This object can be achieved by monitoring the laser power and other factors with a heat-sensitive element which measures the amount of heat generated by the light guide fiber. This technique is based on the finding that the light guide fiber generates a definite quantity of heat when the laser light is transmitted through the fiber. When the light from a CO2 laser or a YAG (yttrium-aluminum-garnet) laser is passed through the fiber, a significant amount of heat is generated at the input or output end, or at the center of the fiber. The amount of heat generated increases with the power density of the laser light passing through the fiber. If such factors as the conditions of heat dissipation to the exterior of the fiber, the material of the fiber and the wavelength of the laser light are given, the power density is immediately determined by the density of the transmitted energy. Therefore, by knowing the temperature of a heat-sensitive element positioned at the output end of the fiber, the output laser power or the power of the laser light that reaches the output end of the fiber can be determined. Of course, the laser power at the input end or at the center of the fiber can be determined by knowing the temperatures of the respective areas, and the power of the output laser power can be calculated by correcting for the loss resulting from these areas. Reflection at end surfaces of the fiber is believed to be the primry cause of the heat generation, and while the largest amount of heat is generated at such input and output ends of the fiber, a certain amount of heat is also generated in the center. A broken fiber in the center is also a cause of substantial heat generation.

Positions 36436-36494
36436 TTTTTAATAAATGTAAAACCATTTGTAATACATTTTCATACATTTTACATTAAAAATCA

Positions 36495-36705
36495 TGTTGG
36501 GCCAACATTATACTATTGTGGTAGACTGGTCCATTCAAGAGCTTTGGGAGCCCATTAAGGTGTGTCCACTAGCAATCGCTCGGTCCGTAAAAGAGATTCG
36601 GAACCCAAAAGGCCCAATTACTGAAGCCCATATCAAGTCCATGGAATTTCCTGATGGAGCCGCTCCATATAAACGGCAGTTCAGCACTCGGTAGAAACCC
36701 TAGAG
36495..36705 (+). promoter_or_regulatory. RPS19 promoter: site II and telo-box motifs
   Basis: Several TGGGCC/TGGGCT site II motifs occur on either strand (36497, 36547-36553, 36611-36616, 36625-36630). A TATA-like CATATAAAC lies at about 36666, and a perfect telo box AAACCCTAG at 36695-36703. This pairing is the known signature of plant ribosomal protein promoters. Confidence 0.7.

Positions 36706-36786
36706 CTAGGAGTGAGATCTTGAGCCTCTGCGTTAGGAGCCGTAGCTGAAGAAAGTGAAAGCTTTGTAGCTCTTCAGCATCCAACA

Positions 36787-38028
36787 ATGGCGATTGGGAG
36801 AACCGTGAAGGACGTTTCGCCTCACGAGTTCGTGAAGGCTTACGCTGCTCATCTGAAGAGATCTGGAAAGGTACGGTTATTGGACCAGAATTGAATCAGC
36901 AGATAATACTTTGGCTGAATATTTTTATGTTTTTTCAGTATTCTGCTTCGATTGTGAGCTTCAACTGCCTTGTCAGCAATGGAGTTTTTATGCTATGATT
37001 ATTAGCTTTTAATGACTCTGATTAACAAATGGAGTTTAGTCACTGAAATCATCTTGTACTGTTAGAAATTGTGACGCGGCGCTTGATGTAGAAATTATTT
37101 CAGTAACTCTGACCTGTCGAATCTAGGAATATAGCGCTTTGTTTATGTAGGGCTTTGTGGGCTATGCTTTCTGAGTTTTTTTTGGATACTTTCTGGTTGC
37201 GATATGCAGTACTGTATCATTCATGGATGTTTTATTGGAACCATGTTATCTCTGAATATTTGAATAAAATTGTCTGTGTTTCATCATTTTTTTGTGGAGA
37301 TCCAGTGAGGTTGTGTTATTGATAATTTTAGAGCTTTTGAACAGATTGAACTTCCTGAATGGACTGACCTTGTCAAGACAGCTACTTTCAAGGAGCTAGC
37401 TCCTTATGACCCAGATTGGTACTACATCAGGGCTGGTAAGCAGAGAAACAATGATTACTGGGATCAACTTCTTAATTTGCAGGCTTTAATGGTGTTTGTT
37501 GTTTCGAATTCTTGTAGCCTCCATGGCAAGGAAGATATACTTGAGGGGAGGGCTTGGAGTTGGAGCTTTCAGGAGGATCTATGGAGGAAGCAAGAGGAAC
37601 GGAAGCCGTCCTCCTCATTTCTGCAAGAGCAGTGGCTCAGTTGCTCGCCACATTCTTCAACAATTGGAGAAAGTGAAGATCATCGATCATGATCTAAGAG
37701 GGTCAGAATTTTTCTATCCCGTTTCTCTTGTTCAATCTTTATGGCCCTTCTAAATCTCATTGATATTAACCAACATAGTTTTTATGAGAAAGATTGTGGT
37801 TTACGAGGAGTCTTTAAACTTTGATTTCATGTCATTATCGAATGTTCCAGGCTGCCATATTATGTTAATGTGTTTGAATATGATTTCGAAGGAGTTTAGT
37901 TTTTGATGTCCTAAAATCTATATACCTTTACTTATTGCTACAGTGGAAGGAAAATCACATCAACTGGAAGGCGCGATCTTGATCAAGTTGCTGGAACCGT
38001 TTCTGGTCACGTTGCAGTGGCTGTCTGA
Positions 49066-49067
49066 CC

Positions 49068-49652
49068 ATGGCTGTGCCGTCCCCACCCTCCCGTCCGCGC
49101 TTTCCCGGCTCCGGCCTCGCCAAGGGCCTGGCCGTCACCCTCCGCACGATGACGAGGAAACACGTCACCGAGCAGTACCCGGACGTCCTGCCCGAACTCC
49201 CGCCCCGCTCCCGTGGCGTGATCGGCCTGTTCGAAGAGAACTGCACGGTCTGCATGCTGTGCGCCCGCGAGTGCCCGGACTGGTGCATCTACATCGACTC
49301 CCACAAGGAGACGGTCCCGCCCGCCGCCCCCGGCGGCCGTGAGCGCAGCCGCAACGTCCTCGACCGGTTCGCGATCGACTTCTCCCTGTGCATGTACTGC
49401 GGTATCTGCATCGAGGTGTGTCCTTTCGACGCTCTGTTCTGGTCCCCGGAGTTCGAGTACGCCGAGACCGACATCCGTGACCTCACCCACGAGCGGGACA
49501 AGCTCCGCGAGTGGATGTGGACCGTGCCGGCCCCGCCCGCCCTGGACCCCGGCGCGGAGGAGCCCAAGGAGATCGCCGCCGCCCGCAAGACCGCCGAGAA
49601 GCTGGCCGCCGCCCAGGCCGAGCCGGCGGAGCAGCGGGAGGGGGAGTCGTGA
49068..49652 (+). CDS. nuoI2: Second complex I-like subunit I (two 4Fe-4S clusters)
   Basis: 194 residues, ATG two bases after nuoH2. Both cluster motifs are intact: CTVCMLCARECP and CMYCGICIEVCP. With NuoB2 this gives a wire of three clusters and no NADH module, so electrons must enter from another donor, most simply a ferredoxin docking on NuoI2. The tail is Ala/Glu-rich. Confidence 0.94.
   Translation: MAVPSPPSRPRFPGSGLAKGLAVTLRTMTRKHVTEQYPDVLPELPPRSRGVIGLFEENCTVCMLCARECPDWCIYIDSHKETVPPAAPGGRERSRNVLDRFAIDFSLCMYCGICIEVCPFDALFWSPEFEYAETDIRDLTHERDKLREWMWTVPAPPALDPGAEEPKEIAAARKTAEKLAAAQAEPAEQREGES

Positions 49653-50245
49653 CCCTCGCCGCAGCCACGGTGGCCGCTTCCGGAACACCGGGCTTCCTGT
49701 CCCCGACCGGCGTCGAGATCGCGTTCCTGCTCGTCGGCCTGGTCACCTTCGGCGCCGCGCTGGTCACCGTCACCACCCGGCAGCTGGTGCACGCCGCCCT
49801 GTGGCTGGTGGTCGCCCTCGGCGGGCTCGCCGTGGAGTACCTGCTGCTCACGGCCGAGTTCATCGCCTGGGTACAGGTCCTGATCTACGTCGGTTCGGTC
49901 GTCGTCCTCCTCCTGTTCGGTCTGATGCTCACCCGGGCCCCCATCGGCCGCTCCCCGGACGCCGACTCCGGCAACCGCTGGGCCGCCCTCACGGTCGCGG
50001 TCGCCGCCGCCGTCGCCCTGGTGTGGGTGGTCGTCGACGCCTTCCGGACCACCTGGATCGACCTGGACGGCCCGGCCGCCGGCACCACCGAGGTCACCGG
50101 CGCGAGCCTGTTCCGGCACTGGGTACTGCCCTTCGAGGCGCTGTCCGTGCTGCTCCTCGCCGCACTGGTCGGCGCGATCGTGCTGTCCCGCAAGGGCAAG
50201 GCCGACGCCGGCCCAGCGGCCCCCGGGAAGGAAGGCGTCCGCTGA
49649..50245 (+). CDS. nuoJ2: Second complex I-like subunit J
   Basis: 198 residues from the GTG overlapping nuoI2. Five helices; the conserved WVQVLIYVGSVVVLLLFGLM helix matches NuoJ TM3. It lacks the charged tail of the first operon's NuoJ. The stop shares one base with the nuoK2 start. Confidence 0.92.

FIG. 1 is a schematic representation of a conventional monitoring system;

FIG. 2 is a block diagram illustrating the basics of the monitoring system according to this invention; and

FIG. 3 is a circuit diagram of another embodiment of the invention.


FIG. 2 is a block diagram of the basic monitor device of the present invention. The circuit comprises a fiber 2 which includes a heat-sensitive element 5 provided near the output end thereof, and the output from the heat-sensitive element 5 is delivered to a detector circuit 6. The heat-sensitive element 5 is small, having a diameter of about 1-2 mm. A thermistor having a temperature durability of about 300 C. may be applied thereto. In the illustrated embodiment, the detector circuit 6 provides an analog or digital power meter 7 with a signal indicative of the magnitude of the laser power according to the output from the element 5, and at the same time, the detector compares the output of the element 5 with upper and lower limits and produces a signal X that drives an indicator 8 for indicating an abnormal increase in the laser power, and a signal x that drives an indicator 9 for indicating an abnormal decrease in the laser power. The block diagram also includes a power circuit 10. One advantage of the embodiment of FIG. 2 is that it does not separate out part of the laser light for monitoring purposes and hence no loss in the output energy occurs. Also, since no branching optical system is necessary, a small-size monitor device may serve the purpose. Signals X and x from the detector circuit 6 can be used to operate safety systems such as an alarm or a laser oscillation deactivator circuit.